Busted Halo
feature: religion & spirituality
October 1st, 2001

Fort Pulaski-ed

A Spiritual Memo

 
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“You might as well bombard the Rocky Mountains,” an engineer boasted in 1829 of Fort Pulaski , a behemoth of brick and moat strategically entrenched in northern Georgia. Walls seven and a half feet thick. Well over a thousand yards from the nearest site where siege batteries could be placed. It was …unbreachable. Unsinkable.

Thirty years later, on the very first day it saw battle , it lay in rubble.

In the next millennium, the bullets still lay burrowed into the brick. I saw them myself, wondering at the sad fury of the Civil War. This place was so carefully built, so meticulously engineered, that after almost one hundred and fifty years of floating on mud, the foundation remains sound, the bricks completely untouched by crack or decay.

There is a drawbridge and a cannon track and tiny slits for shotgun barrels, if it ever came to that. They thought of absolutely everything when they built Fort Pulaski.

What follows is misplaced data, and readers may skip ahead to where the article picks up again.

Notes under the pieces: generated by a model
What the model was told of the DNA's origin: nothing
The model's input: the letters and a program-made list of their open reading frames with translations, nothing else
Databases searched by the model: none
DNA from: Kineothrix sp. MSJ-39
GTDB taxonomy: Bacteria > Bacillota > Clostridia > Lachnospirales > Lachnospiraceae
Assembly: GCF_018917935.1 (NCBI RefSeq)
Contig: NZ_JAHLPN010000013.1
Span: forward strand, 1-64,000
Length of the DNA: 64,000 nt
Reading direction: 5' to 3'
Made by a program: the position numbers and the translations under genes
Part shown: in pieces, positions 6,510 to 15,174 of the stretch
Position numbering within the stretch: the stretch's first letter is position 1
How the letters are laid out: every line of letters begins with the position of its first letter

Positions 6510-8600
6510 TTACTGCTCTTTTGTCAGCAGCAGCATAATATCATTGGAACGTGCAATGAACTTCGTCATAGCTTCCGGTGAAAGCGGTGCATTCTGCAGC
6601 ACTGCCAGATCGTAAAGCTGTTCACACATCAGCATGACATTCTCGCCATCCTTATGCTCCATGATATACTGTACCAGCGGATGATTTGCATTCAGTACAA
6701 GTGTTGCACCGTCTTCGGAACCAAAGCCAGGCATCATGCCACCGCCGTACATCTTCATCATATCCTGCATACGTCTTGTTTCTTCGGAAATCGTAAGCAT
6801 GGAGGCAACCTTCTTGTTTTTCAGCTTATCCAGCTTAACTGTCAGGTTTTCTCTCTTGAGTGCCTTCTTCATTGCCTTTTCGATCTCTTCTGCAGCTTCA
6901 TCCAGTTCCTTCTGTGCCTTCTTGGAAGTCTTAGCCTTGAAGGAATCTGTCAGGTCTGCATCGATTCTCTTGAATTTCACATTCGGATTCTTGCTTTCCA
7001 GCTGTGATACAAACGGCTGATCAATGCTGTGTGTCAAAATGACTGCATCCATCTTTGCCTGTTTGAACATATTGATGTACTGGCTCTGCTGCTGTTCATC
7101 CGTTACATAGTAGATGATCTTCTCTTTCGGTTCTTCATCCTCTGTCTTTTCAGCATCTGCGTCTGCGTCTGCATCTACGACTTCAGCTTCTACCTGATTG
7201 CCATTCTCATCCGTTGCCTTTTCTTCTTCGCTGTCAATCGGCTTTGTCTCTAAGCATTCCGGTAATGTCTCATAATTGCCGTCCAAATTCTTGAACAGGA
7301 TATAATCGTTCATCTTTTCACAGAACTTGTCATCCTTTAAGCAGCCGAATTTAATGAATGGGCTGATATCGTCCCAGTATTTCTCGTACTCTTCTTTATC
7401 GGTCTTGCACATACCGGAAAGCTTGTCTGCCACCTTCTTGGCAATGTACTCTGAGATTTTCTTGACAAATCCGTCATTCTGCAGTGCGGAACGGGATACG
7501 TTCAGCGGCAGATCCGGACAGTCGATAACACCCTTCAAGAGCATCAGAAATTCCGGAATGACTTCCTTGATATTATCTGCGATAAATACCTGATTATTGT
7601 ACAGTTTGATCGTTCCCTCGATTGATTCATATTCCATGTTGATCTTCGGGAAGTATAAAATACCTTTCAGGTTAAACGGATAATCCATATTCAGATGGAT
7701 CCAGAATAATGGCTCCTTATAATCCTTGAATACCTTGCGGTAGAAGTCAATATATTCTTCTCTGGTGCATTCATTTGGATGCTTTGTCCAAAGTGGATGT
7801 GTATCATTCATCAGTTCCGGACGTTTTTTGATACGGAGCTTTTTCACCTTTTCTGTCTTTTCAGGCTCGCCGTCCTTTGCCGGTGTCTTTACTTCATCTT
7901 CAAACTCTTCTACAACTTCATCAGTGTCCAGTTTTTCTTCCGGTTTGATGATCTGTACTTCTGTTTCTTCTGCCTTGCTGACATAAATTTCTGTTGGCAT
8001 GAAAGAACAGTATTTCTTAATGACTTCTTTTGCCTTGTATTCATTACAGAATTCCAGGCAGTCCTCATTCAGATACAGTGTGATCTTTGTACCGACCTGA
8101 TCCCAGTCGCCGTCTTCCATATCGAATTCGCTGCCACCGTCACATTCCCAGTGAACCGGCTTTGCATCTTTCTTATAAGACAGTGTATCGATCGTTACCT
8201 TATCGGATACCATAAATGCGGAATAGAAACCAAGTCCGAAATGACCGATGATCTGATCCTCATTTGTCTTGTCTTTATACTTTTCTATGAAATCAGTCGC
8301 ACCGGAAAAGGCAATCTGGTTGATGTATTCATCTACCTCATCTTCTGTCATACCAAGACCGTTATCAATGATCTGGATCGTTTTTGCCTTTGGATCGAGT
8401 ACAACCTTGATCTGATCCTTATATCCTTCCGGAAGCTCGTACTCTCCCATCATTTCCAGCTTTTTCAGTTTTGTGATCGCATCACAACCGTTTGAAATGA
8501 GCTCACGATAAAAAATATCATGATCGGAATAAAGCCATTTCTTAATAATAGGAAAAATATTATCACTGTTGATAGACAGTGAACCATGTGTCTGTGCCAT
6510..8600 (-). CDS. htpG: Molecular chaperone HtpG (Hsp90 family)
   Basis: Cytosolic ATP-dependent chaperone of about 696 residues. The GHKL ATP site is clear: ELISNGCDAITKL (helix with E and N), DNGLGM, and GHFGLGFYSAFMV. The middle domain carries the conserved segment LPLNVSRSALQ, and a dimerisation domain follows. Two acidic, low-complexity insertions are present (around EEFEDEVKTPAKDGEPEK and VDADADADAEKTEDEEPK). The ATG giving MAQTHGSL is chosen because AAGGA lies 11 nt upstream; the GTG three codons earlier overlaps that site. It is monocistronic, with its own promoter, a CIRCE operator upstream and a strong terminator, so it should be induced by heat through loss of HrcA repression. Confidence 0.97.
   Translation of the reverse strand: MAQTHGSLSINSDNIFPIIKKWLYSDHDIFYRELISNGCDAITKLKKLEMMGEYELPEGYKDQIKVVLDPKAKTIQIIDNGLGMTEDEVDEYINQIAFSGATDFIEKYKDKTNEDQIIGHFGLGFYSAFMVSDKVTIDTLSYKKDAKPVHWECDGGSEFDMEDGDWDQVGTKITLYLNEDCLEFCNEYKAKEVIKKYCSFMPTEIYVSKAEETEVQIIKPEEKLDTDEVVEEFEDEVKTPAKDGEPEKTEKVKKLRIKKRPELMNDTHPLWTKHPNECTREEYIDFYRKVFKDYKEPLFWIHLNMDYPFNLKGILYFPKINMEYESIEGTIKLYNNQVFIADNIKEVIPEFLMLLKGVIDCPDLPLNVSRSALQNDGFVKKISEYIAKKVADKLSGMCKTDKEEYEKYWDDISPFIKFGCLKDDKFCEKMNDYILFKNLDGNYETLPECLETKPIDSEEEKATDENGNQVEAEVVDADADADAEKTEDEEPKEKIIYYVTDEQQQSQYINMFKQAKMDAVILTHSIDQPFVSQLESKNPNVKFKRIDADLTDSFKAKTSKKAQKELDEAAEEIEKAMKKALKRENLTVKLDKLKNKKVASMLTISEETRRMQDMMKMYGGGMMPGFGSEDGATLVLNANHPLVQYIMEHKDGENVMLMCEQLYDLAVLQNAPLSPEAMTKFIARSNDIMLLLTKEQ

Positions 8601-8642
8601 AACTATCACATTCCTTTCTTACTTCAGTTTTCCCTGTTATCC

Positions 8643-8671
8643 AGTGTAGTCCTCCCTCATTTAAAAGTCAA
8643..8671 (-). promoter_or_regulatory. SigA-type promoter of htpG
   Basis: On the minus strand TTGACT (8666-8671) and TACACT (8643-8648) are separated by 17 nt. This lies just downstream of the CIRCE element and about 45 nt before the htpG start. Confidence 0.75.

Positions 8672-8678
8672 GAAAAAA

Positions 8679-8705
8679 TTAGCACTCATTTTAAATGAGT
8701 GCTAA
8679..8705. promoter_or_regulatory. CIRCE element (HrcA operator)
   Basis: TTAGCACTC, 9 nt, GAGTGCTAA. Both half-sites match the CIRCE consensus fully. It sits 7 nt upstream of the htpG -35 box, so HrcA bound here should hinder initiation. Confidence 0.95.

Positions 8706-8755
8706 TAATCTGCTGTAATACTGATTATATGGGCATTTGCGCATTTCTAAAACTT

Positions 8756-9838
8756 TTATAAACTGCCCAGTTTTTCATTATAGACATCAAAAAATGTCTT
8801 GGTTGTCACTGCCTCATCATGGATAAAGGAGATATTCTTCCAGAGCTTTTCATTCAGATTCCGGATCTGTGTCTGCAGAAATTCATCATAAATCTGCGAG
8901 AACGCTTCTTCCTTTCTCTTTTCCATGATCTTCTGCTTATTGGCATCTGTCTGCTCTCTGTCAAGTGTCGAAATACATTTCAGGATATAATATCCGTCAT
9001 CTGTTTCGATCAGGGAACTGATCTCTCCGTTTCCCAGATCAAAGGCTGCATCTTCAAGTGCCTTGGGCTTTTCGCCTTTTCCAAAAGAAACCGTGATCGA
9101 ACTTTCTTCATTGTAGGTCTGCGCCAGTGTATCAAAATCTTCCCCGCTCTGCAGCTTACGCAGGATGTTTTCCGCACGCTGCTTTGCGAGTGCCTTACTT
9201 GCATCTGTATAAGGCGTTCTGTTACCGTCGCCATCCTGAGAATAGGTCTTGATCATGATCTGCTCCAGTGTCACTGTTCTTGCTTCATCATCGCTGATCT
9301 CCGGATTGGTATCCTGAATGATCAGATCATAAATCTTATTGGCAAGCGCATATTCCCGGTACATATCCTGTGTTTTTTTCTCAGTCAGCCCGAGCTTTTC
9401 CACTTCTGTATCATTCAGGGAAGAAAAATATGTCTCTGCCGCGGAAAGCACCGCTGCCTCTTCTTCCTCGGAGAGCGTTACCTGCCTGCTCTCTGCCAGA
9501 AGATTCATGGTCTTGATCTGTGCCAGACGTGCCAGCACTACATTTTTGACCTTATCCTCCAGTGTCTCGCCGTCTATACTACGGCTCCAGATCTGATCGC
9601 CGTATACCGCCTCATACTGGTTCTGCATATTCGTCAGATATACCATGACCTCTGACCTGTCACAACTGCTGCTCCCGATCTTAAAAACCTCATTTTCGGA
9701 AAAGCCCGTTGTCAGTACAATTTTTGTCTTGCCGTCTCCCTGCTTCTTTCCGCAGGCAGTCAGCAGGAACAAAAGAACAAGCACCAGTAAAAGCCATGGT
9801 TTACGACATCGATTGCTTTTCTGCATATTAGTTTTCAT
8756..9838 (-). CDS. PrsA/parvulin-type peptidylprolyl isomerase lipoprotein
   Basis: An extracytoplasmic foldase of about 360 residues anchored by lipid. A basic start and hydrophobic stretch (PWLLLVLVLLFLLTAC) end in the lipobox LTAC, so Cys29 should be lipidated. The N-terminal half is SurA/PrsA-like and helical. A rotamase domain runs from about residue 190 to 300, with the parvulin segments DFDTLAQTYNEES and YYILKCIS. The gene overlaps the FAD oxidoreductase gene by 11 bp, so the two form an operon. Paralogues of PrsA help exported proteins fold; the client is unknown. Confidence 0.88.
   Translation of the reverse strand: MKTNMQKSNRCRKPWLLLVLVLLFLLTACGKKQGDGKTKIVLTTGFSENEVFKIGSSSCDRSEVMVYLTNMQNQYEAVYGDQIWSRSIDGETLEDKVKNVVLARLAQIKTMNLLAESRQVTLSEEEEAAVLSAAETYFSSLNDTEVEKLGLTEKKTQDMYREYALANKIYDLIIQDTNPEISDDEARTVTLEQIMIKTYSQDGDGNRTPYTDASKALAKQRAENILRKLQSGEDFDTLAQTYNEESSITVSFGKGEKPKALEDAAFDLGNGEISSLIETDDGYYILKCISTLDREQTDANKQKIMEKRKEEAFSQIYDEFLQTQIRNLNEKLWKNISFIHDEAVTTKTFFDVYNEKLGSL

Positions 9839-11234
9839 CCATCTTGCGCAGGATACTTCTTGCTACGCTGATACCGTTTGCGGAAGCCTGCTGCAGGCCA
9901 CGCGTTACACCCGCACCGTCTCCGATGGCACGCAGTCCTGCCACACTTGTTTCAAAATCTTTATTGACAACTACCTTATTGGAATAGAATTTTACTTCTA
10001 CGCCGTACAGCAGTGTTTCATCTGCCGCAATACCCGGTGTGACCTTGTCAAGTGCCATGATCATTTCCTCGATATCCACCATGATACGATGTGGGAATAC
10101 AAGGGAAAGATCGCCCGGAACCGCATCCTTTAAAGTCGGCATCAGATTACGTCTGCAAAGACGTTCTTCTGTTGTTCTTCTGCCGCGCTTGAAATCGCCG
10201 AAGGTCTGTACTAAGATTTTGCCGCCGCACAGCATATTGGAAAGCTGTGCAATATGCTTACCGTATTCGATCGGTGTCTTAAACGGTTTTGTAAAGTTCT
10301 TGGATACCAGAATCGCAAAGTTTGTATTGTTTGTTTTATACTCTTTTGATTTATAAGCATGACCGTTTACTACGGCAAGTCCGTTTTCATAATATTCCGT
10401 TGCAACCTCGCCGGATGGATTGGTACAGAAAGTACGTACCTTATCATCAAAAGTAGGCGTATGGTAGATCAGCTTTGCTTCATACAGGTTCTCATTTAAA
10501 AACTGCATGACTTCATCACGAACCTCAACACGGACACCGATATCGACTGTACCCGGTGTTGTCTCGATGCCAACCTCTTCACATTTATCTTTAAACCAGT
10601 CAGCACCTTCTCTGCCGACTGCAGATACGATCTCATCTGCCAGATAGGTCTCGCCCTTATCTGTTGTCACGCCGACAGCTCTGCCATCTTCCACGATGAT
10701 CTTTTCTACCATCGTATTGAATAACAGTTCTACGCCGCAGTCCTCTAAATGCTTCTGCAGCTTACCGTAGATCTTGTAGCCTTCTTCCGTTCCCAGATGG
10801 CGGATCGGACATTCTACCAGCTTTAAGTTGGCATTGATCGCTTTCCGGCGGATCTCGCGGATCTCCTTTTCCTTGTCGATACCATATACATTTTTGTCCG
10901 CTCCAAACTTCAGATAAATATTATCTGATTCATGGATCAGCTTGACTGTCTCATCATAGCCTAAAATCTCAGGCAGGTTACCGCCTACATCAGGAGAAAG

What they didn’t think of was rifled barrels. The spiraled grooves of a rifled shotgun or rifled cannon propel its shot farther and faster and with more horrific accuracy than ever thought possible. The Union Army, so equipped, demolished the Confederate-held fort from over half a mile away. Fort Pulaski’s day was permanently done by the middle of the afternoon.

We’ve all been Fort Pulaski-ed at some point in our lives: we construct the perfect emotional block, the ultimate plan, the clearly responsible route. Then the curved grooves of the rifled barrel skid us off course—we’re fired, we’re pregnant, we’re evicted. All the fire insurance in the world isn’t going to matter much to the tornado currently ripping apart the house next door.

You may shore your soul against premarital sex, careful to keep the lights and your panties on at all times, but when the occasion arises to trash a co-worker behind his back, are you so stubbornly Catholic? Evil strikes at armor chinks, not head-on at steel plates.

A gently-centered soul and a healthy spiritual relationship is the best antidote to the unexpected. Live and breathe and be you, but build those fort walls to be remodel-ready.

 
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The Author : Mary Beth Ellis
Mary Beth Ellis writes from Orlando, Florida.
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